La Chamade (2 page)

'I don't need money,' Lucile had said, 'And I detest that sort of business.'

She spoke dryly, without looking at Claire. The latter, after a moment of panic, had one of the strokes of genius that justified her career. She took Lucile's hands in hers.

'Thank you, my dear. You must understand, I love Charles like a brother and I know you so slightly. Excuse me. Had you accepted, I should have been afraid for him, that's all.'

Lucile had burst into laughter and Claire, who had vaguely hoped for a moving little scene, remained anxious until, at a dinner, she saw Charles again exactly as he had always been. Lucile knew how to hold her tongue. Or perhaps, to forget.

In any case, that spring appeared to be marked for disaster. Claire muttered to herself as she examined the table arrangements. Johnny, the first guest to arrive, according to a time-honoured agreement, followed her like a shadow. He had been a homosexual until the age of forty-five, but now, after a day's work and a dinner, felt incapable of meeting a handsome young man at midnight. He was content to follow them with melancholy eyes in the drawing-rooms. Their society killed everything, even vice. It must, for the pious souls, be given credit for that at least. So Johnny had become Claire's devoted escort. He accompanied her to dress rehearsals, to dinners and helped at her receptions, self-consciously but with admirable tact. His name was Jean, but as everybody thought that Johnny sounded gayer, he bowed to the inevitable and, in the course of twenty years, had even acquired a faintly British accent.

'Whom are you thinking about, my pet? You seem so nervous.'

'I was thinking about Charles. I was thinking about Diane. As you know, she's bringing love's young dream along with her. I've only seen him once, but I'm not counting on him to enliven the dinner. How can one be thirty, so good-looking and so gloomy?'

'Diane's great mistake is falling for intellectuals. It's never been a success for her.'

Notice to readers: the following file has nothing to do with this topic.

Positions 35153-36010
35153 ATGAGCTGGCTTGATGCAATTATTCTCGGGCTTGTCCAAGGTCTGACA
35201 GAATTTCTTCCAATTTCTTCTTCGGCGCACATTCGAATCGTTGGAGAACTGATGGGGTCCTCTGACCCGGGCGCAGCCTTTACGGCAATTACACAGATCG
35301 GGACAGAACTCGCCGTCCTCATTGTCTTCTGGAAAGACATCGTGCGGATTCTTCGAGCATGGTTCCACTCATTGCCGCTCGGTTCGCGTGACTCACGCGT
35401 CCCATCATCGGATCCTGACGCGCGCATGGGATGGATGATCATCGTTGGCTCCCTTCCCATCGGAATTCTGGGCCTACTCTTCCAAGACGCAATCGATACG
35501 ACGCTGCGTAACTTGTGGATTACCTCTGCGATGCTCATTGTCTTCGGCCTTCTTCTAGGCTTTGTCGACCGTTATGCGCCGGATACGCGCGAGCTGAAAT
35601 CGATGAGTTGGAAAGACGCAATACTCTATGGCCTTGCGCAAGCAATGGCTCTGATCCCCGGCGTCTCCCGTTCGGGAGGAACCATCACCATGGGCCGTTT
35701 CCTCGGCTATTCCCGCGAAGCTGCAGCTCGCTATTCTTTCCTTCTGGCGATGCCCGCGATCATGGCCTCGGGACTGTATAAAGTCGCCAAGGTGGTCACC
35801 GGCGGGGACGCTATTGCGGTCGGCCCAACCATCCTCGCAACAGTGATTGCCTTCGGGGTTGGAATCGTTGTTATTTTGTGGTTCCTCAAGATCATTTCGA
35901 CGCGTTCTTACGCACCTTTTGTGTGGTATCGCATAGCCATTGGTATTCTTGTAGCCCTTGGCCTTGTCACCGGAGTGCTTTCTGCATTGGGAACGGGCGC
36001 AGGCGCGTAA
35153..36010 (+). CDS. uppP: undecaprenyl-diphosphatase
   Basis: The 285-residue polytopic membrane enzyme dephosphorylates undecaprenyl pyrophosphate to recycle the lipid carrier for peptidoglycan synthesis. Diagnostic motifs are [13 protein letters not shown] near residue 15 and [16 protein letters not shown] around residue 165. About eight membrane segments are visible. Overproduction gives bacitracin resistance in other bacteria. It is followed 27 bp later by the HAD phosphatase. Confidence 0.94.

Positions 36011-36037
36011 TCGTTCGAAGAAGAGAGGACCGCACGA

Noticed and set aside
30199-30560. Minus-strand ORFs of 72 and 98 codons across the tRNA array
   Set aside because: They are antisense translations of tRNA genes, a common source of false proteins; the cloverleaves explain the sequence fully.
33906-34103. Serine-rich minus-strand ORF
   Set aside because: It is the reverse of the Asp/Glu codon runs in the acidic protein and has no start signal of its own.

'Some intellectuals are amusing,' said Claire with indulgence, 'but Antoine is not an intellectual: he confines himself to editing a series of books at Renoard's. And how much does an editor make? Nothing. You know that as well as I do. Diane's fortune, thank Heaven, is sufficient for...'

'I don't believe he cares much about money,' said Johnny feebly, for he thought Antoine very handsome.

'Oh, he'll come to it,' said Claire in the weary voice of experience. 'Diane is forty and has millions, he is thirty and earns two hundred thousand francs a month. That sort of equation can't last.'

Johnny began to laugh but stopped suddenly. He had used an anti-wrinkle cream recommended by Pierre-André and had not had time to let it dry thoroughly. He would have to remain stone-faced until eight-thirty. As it happened, it was eight-thirty already. He laughed again and Claire threw him an astonished glance. Johnny was an angel but the bullet or two he got when playing the hero serving with the R.A.F. in 1942 must have done something to his brain. A ... what was it, a lobe, yes, a lobe must have been affected. She looked at him with amusement. To think that those long white hands, now too delicately arranging the flowers on the table, had grasped a machine-gun, a joy-stick, and brought in flaming planes in the middle of night... Human beings were so often surprising. One never knew 'everything' about them. Actually, that was the reason why she was never bored. She gave a long, satisfied sigh, cut short by the stiff belting around her waist. Cardin went too far when he pictured her as a sylph. Lucile tried to disguise a yawn, done by breathing in through the corners of the mouth, then exhaling softly between the front teeth. It resulted in a rather rabbit-like appearance but one's eyes did not fill with tears afterwards. The dinner seemed interminable. She sat between Johnny, who had been anxiously patting his face since the meal began, and a quiet, handsome young man, said to be Diane Merbel's new lover. The silence, however, did not bother her. She hadn't the least desire to fascinate anyone that evening. She had been up too early. She tried to remember the odour of that devilish spring wind and closed her eyes for a moment. She was surprised, on opening them, to find that Diane was staring harshly at her. Was Diane so much in love with the young man, or jealous? She looked at him: he had ash-blond hair and a firm, determined chin. He kneaded a bit of bread into a ball. There was a whole row of them round his plate. The conversation turned to the theatre. An excellent topic, for Claire adored a play that Diane loathed. Lucile made an effort and turned toward the young man.

'Have you seen the play?'

'No. I never go to the theatre. And you?'